Jaguar XE interior

The new Jaguar XE comes with a seriously slick cabin that looks and feels much better than the car it replaces. It’s a shame most of its high-tech infotainment features cost extra, though.

Style

The new Jaguar XE’s interior isn’t quite as striking as that in a Mercedes C-Class, but it certainly has the edge over the more sensible interiors in an Audi A4 and BMW 3 Series.

Every Jaguar XE comes with a sweeping dashboard which stretches from one front door to the other – apparently inspired by vintage Italian speedboats – and a raised centre console which makes you feel cocooned in its cabin rather than perched above it.

The soft plastic trims on the dashboard, centre console and doors feel much posher than those in the outgoing Jaguar XE – in fact, you’ll be hard-pressed to find any cheap, scratchy plastics. Even the door bins come with a felt lining to stop things rattling around on the move and every Jaguar XE comes with leather seats as standard.

You’ll find fewer buttons in this new Jaguar XE than the old model, and those which remain feel more solid than ever – from the indicator stalks to the new drive-mode toggle switch beside the leather-trimmed gear lever.

If you’re feeling brave you can replace the standard black leather seats with orangey brown or red items and you can pay extra for a range of carbon fibre trims if you fancy adding some sporty – if slightly tasteless – touches to the XE’s centre console and doors.

The Jaguar XE’s cabin looks and feels very nearly as posh as in all the German alternatives and you can get it with some pretty futuristic-looking tech.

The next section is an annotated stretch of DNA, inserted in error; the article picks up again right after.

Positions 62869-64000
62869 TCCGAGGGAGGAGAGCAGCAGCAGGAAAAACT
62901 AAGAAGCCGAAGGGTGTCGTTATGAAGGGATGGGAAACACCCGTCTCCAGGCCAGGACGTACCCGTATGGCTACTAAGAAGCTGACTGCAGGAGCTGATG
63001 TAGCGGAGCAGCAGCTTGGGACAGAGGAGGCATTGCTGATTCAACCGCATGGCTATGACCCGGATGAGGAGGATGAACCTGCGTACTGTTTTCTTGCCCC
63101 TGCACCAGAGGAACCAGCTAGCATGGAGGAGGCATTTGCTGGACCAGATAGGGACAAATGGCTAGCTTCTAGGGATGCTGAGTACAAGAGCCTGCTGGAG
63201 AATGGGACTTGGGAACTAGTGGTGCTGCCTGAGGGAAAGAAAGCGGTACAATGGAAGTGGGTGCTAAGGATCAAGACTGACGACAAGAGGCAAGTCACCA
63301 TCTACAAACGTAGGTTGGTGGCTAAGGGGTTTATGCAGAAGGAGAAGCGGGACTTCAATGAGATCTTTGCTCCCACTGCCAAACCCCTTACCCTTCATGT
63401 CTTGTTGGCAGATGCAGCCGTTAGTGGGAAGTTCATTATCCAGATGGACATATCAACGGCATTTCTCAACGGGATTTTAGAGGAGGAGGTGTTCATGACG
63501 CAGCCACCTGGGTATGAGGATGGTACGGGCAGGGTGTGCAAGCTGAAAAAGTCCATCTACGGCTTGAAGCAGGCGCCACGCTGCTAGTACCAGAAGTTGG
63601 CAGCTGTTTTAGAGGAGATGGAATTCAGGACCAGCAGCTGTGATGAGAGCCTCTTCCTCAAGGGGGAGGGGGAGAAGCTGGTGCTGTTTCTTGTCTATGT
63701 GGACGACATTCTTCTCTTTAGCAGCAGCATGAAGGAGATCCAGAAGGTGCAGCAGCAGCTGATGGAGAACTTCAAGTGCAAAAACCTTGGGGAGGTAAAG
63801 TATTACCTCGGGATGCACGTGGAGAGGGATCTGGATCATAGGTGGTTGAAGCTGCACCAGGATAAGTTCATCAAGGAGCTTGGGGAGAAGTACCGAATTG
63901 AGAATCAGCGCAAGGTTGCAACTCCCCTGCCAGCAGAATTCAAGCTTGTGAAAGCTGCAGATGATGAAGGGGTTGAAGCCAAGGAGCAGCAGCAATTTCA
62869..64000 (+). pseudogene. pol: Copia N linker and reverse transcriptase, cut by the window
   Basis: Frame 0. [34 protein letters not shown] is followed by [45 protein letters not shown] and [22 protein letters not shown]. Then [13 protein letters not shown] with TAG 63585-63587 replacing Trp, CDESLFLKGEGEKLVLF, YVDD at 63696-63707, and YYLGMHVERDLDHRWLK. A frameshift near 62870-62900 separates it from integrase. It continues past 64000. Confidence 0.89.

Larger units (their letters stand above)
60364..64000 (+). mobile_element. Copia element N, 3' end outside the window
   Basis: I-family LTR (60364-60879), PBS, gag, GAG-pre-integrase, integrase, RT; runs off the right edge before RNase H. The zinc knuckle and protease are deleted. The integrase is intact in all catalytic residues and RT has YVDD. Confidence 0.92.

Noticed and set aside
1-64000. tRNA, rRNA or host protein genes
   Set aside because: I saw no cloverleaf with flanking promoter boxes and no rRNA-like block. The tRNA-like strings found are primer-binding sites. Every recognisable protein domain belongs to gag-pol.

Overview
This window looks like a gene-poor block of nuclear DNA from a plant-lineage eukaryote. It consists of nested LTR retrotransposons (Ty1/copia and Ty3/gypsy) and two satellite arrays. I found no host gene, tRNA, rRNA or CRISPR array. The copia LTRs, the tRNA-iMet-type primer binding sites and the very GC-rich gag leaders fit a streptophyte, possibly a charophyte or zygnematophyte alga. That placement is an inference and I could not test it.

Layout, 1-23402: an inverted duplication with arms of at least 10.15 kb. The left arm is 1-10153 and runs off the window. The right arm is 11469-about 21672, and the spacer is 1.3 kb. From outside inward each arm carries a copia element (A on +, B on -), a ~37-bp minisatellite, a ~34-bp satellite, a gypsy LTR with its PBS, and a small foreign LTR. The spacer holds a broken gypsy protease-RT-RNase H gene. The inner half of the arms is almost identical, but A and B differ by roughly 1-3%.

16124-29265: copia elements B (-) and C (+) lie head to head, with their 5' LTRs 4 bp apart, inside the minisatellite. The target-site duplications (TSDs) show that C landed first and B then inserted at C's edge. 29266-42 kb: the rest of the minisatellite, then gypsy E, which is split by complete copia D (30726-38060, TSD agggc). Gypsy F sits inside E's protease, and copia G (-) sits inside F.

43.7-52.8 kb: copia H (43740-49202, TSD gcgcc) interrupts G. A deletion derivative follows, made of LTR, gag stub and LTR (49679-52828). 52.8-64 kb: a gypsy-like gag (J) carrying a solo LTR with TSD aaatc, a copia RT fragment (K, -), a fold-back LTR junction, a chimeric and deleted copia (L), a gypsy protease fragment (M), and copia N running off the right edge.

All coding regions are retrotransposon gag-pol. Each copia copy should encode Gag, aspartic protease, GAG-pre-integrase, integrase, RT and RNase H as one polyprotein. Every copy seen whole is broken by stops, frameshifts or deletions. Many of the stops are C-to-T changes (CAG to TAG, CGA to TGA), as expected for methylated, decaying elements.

Mat Watson
carwow expert

Infotainment

Every Jaguar XE comes with a 10-inch touchscreen infotainment system mounted up on the dashboard. It doesn’t come with any physical shortcut buttons or a rotary controller like the iDrive system you get in the BMW 3 Series, but the sharp, clear screen and row of on-screen shortcut buttons mean it’s still pretty easy to use when you’re driving.

The system’s menus are laid out sensibly and it responds pretty quickly to your inputs, but entering an address into the standard sat nav takes a little longer than using the BMW’s system. Once it’s calculated a route, you can pinch and swipe to move the map around without any frustrating lag.

Unlike in the BMW 3 Series, you get both Apple CarPlay and Android Auto as standard so you can use your phone’s navigation and music-streaming apps through the Jaguar XE’s built-in screens.

You’ll have to pay extra for an SE model if you want to replace the standard car’s analogue instruments with a second digital driver’s display, however. This 12-inch screen looks almost as crisp as the ones you can get in the Audi A4 and BMW 3 Series but isn’t quite as easy to configure using buttons on the steering wheel.

There’s also the option to pay extra for Jaguar’s Touch Pro Duo system which ditches the conventional physical heating and ventilation controls for a third high-resolution screen – just like in the futuristic I-Pace electric SUV. This looks fantastic but it isn’t particularly easy to use when you’re driving. At least it still comes with a pair of large rotary dials to let you quickly adjust the cabin temperature without taking your eyes off the road.

You can also get the Jaguar XE with a wireless charging pad for your phone tucked under the dashboard and a beefier Meridian stereo with 11 speakers in place of the standard car’s own-brand six-speaker unit. The former sounds absolutely fantastic and happily pumps out your guilty pleasures playlist at an embarrassing volume without any unpleasant distortion.

Available trims

Jaguar XE
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